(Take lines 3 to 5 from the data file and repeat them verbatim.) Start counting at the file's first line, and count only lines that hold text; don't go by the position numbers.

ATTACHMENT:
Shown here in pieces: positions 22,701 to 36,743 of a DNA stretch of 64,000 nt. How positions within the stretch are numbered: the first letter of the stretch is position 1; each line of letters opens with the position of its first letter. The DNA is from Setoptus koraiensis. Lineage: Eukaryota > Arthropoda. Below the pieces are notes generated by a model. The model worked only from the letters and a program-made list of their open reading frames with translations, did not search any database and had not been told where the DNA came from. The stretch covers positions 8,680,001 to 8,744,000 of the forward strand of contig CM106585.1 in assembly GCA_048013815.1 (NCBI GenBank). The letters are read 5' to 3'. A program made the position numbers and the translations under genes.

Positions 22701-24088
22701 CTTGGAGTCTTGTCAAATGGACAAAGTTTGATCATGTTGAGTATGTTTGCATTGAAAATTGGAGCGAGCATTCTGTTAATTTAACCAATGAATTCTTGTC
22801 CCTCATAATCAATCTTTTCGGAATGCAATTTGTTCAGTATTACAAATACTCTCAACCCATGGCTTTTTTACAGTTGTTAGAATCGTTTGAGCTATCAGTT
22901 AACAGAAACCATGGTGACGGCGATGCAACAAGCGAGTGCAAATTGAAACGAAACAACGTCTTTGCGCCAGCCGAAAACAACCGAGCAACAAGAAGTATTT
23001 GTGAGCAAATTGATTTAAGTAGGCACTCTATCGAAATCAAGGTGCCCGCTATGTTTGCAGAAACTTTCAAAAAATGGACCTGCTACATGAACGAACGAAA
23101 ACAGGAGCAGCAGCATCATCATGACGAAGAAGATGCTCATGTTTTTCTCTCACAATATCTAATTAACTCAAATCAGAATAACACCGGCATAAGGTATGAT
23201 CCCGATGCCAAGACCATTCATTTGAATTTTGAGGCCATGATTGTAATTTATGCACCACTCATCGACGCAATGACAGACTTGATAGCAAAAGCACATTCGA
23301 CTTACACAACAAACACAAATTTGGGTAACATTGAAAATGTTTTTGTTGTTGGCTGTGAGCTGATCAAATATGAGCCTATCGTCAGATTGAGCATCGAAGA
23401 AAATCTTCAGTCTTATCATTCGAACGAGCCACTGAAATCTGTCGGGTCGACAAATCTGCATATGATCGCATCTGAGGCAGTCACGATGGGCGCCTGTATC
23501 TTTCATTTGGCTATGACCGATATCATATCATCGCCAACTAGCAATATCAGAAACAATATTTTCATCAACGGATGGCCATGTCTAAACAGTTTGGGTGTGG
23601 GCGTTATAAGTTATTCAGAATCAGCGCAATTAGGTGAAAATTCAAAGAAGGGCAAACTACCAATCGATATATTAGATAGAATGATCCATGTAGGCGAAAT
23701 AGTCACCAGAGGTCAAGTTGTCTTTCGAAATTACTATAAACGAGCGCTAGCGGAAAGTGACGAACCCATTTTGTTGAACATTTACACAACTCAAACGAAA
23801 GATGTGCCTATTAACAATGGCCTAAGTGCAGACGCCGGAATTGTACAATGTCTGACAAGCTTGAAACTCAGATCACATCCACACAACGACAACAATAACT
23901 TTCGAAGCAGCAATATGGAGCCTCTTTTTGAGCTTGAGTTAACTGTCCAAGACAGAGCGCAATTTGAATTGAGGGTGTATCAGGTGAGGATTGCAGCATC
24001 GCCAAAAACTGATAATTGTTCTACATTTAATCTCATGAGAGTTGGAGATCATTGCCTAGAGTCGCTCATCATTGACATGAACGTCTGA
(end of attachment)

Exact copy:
22701 CTTGGAGTCTTGTCAAATGGACAAAGTTTGATCATGTTGAGTATGTTTGCATTGAAAATTGGAGCGAGCATTCTGTTAATTTAACCAATGAATTCTTGTC
22801 CCTCATAATCAATCTTTTCGGAATGCAATTTGTTCAGTATTACAAATACTCTCAACCCATGGCTTTTTTACAGTTGTTAGAATCGTTTGAGCTATCAGTT
22901 AACAGAAACCATGGTGACGGCGATGCAACAAGCGAGTGCAAATTGAAACGAAACAACGTCTTTGCGCCAGCCGAAAACAACCGAGCAACAAGAAGTATTT